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Exhibition Opening Night 'Rachel Owen: The Inferno Illustrations'
20th October 2017
Saturday 14th October saw a successful opening night for the Pembroke College JCR Art Gallery’s Michaelmas Term exhibition ‘Rachel Owen: The Inferno Illustrations’.
This exhibition displays 34 photographic prints of mixed-media collage works, which the artist Rachel Owen (1968-2016) created in response to the Inferno in the Divine Comedy, a 14th century poem by the Italian poet Dante. It marks the culmination of her lifelong academic and artistic engagement with the text.
Until her death in December 2016, Rachel taught Italian Literature in Pembroke, and at other colleges within the University of Oxford. Rachel was thorough in her approach, as both an academic and artist, she wrote in her PhD introduction, ‘We cannot explore a mountain range by looking only at the peaks. It would be like writing a social history entirely by means of biographies of kings’. As a post graduate she carried out a wide-ranging survey of the illustrated manuscripts that survived between 1321 and the 1490s. In this exhibition the artist’s extensive knowledge of the poem is evident through the deeply complex images that are interwoven with multiple meanings.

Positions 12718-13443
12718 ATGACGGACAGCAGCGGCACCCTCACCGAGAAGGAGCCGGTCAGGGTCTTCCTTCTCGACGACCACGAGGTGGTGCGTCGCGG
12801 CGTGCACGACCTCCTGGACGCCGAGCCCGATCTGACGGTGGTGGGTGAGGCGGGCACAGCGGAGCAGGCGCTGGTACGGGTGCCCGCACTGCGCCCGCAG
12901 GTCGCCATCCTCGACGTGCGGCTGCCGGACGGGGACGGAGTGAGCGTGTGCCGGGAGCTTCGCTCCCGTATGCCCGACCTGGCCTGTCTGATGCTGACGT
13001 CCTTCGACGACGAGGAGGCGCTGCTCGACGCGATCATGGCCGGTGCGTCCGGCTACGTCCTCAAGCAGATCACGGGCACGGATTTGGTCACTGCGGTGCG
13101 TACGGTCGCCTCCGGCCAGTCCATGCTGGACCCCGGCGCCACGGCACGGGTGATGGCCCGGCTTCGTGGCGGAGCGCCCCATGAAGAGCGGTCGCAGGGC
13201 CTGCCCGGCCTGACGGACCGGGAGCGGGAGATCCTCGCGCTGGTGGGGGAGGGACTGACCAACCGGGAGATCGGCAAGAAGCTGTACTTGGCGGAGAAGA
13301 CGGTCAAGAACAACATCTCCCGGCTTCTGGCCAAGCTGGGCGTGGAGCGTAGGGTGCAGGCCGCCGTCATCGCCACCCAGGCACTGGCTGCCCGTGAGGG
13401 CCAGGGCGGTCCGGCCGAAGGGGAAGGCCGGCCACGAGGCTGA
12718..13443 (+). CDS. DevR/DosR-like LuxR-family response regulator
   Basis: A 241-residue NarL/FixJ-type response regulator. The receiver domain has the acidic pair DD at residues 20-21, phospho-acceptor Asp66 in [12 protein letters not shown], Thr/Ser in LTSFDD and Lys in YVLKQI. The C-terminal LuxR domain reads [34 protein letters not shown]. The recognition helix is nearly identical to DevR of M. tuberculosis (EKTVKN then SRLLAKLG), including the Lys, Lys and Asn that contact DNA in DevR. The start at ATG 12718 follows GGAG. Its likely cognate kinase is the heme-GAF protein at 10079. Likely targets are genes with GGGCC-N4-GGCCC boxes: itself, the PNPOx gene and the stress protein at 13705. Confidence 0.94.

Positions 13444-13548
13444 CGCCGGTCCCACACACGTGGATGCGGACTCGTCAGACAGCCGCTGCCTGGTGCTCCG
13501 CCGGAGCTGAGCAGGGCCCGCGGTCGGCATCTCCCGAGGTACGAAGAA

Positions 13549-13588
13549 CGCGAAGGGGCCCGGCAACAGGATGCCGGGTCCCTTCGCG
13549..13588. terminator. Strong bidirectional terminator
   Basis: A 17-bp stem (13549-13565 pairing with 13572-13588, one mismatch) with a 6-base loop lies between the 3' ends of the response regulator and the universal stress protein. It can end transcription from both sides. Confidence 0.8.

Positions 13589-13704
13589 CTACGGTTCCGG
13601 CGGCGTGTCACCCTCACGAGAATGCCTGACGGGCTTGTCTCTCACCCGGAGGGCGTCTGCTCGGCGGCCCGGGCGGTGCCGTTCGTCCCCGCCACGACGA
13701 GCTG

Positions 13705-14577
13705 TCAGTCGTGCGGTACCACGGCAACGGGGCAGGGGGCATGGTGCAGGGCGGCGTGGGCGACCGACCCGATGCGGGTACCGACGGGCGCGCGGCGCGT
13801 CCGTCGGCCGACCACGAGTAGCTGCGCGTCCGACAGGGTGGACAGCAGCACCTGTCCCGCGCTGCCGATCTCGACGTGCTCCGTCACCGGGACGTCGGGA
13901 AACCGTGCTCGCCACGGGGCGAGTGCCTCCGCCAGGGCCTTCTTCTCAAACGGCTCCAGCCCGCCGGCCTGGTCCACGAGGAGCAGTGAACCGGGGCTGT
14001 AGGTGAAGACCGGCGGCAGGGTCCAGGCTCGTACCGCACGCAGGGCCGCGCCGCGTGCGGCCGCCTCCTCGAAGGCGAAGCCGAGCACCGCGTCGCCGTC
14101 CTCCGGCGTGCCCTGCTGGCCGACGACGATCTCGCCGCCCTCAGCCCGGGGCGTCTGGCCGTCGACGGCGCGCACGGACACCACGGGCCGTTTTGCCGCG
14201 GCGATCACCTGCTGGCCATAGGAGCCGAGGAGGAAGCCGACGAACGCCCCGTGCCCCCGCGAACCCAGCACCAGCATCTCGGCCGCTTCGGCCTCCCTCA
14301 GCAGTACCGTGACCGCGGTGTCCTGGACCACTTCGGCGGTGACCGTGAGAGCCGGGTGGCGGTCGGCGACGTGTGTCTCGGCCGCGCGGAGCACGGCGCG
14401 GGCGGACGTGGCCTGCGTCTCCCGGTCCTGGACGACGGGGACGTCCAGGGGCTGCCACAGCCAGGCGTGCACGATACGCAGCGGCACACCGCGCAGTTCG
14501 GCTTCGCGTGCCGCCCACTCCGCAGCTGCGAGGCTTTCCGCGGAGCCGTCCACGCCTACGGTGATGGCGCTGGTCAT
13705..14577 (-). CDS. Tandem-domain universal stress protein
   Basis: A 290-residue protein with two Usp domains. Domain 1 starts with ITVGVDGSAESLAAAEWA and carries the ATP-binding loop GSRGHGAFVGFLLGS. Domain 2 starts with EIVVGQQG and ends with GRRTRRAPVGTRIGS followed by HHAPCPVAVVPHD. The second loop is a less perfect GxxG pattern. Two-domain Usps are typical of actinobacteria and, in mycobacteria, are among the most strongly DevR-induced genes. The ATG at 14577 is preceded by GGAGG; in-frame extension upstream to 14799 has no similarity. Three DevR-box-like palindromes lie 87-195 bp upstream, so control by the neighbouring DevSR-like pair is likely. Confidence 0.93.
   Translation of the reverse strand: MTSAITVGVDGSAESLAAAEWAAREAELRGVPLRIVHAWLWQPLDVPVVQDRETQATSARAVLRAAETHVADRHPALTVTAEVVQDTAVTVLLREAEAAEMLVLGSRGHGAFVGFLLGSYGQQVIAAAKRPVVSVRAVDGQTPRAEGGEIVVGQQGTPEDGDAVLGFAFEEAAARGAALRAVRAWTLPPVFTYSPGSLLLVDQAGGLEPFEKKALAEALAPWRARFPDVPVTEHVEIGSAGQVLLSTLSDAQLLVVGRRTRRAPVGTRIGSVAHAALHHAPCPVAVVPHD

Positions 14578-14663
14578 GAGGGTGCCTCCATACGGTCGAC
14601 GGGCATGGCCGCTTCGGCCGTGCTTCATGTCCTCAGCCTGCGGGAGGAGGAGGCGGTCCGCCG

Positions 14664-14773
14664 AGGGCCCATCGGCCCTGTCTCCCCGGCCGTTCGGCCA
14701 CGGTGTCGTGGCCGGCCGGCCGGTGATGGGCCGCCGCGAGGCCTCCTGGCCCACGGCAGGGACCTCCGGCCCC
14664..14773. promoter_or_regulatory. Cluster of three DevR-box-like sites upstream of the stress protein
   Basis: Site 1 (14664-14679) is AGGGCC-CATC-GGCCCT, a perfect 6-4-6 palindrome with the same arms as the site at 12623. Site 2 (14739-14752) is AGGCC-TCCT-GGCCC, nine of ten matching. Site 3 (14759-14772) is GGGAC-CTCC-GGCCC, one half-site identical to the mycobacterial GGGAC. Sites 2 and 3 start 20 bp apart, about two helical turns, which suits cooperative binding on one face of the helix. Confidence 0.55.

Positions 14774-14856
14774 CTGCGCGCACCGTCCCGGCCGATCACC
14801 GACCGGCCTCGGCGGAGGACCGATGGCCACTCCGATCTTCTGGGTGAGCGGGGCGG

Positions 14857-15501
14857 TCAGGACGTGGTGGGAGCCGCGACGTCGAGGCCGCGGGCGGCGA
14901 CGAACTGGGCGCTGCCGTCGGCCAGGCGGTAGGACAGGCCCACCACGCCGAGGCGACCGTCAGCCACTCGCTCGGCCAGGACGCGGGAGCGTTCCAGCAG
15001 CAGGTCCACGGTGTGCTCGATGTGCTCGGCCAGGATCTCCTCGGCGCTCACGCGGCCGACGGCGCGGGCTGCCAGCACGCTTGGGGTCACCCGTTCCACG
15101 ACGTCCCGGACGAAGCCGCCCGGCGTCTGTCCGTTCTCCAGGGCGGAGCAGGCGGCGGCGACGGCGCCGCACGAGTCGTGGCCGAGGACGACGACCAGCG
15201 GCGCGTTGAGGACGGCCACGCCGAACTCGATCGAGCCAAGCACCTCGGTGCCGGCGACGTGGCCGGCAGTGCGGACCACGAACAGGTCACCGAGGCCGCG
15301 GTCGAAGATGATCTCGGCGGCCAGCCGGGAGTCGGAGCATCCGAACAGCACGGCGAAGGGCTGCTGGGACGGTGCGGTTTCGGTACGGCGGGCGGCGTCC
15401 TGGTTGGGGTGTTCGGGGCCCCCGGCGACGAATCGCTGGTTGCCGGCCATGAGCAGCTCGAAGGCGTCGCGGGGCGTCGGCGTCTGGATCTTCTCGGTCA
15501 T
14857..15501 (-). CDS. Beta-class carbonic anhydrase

She often brought students to the Bodleian Library for classes to study first-hand the manuscript illustrations of the poem. It is therefore fitting that Rachel’s prints are accompanied by selected reproductions of pages from the remarkably illustrated late 14th century Italian manuscript ‘MS. Holkham misc 48’ from the Bodleian Library’s collection. This exhibition invites viewers to share in the artist’s deep consideration of the poem and to revel in its aesthetic possibilities, past and present.
At the opening event, those who knew Rachel spoke about her life, work and inspiration. Professor Peter Hainsworth provided an introduction to Dante’s epic poem – a great insight to those less familiar with the piece. The exhibition organiser,
Fiona Whitehouse, introduced the exhibition and Rachel’s art practice. She explained, ‘Rachel originally intended to illustrate the Divine Comedy in its entirety, with a print to represent each of the one hundred cantos, but it was not to be. However, by the end of last summer Rachel had finished illustrating the first thirty-four cantos that tell of Dante’s journey through Hell.’
And award-winning British poet, Jamie McKendrick read from his own translation of canto xxvi of the Inferno, which describes the encounter with Ulysses. This was taken from McKendrick’s publication, Ink Stone. And a second reading was from Inferno, canto xxxii and canto xxxiii, 'Ugolino' in Seamus Heaney's Field Work. McKendrick’s contribution, brought a fresh interpretation and really enriched the audience’s engagement with Rachel’s profound series.
This exhibition runs from 18th October - 1st December 2017 at the Pembroke College JCR Art Gallery. Open Wednesdays and Fridays 12pm - 2pm. Entrance on 5 Brewer Street, Oxford, OX1 1QN.
Visit the website for more information.
Images by Daniel Kim.